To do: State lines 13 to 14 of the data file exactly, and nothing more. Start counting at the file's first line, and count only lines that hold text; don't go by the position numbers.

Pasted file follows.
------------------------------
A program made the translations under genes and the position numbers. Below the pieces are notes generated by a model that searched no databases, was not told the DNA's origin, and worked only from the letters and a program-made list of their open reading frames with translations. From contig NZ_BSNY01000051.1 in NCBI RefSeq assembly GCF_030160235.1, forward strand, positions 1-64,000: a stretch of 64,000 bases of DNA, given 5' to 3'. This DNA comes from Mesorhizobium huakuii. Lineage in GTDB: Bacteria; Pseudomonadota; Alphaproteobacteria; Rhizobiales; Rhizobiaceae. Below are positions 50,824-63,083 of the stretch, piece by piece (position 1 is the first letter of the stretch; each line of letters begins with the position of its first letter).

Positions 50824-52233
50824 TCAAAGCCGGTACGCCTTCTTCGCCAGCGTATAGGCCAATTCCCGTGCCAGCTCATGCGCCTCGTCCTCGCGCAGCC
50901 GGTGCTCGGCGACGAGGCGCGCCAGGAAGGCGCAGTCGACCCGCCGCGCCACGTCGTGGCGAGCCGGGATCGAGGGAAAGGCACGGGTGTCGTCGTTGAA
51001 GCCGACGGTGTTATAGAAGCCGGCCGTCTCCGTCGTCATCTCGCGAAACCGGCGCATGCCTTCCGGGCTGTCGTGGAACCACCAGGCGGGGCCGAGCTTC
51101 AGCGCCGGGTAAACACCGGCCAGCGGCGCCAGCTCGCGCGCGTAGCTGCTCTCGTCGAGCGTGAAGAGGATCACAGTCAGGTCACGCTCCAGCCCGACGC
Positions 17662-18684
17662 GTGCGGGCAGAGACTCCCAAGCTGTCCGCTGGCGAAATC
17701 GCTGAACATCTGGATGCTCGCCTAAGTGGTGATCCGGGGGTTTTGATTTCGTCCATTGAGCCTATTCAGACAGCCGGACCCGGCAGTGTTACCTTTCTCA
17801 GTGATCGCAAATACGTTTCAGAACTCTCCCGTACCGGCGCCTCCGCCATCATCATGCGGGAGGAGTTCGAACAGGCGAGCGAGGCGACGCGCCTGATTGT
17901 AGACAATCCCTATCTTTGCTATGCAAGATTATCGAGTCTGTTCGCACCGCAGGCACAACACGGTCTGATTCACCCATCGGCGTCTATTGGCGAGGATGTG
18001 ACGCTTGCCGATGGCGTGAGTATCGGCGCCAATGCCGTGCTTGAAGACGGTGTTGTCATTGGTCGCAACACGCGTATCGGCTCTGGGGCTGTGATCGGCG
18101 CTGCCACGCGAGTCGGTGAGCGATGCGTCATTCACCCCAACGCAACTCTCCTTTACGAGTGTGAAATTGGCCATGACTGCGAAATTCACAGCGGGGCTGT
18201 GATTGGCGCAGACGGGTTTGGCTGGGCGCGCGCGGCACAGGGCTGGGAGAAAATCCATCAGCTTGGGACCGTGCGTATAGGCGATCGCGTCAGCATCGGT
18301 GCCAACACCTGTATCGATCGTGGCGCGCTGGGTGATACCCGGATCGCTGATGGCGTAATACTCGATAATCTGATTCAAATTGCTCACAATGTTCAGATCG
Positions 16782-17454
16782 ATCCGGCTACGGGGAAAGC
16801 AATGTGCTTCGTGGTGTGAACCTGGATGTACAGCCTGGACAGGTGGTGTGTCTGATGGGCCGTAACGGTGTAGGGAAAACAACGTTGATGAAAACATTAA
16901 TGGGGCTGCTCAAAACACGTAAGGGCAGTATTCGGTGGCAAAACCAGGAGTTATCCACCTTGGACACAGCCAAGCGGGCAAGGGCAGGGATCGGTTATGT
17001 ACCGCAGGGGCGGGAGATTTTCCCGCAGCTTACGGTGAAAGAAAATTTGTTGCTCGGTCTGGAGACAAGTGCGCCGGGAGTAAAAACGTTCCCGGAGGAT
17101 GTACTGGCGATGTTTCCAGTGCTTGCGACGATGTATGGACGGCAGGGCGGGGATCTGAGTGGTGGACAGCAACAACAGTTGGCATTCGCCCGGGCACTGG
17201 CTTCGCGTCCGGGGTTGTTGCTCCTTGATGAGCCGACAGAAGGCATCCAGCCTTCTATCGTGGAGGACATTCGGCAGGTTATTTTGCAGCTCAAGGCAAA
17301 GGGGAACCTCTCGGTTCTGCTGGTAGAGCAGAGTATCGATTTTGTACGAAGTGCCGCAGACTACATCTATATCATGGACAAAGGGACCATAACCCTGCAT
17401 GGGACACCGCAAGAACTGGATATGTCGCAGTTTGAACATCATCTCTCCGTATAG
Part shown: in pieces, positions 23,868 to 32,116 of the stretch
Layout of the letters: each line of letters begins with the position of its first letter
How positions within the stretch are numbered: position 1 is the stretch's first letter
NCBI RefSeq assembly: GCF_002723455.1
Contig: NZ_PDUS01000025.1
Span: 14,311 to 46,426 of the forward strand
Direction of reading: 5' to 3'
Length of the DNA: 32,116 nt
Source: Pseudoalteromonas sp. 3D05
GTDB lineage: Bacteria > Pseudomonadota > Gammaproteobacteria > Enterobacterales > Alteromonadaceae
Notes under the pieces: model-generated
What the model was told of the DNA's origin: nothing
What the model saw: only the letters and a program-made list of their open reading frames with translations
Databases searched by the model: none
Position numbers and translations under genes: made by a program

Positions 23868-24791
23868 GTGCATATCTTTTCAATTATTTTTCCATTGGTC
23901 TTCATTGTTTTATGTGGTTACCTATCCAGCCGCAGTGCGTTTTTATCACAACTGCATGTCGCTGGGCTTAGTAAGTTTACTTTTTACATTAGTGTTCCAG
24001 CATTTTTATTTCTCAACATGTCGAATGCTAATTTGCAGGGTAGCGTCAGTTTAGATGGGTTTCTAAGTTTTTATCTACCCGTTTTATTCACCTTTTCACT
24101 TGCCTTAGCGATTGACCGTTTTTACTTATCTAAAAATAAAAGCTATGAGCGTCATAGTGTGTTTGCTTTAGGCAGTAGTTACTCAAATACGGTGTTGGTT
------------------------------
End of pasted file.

18101 CTGCCACGCGAGTCGGTGAGCGATGCGTCATTCACCCCAACGCAACTCTCCTTTACGAGTGTGAAATTGGCCATGACTGCGAAATTCACAGCGGGGCTGT
18201 GATTGGCGCAGACGGGTTTGGCTGGGCGCGCGCGGCACAGGGCTGGGAGAAAATCCATCAGCTTGGGACCGTGCGTATAGGCGATCGCGTCAGCATCGGT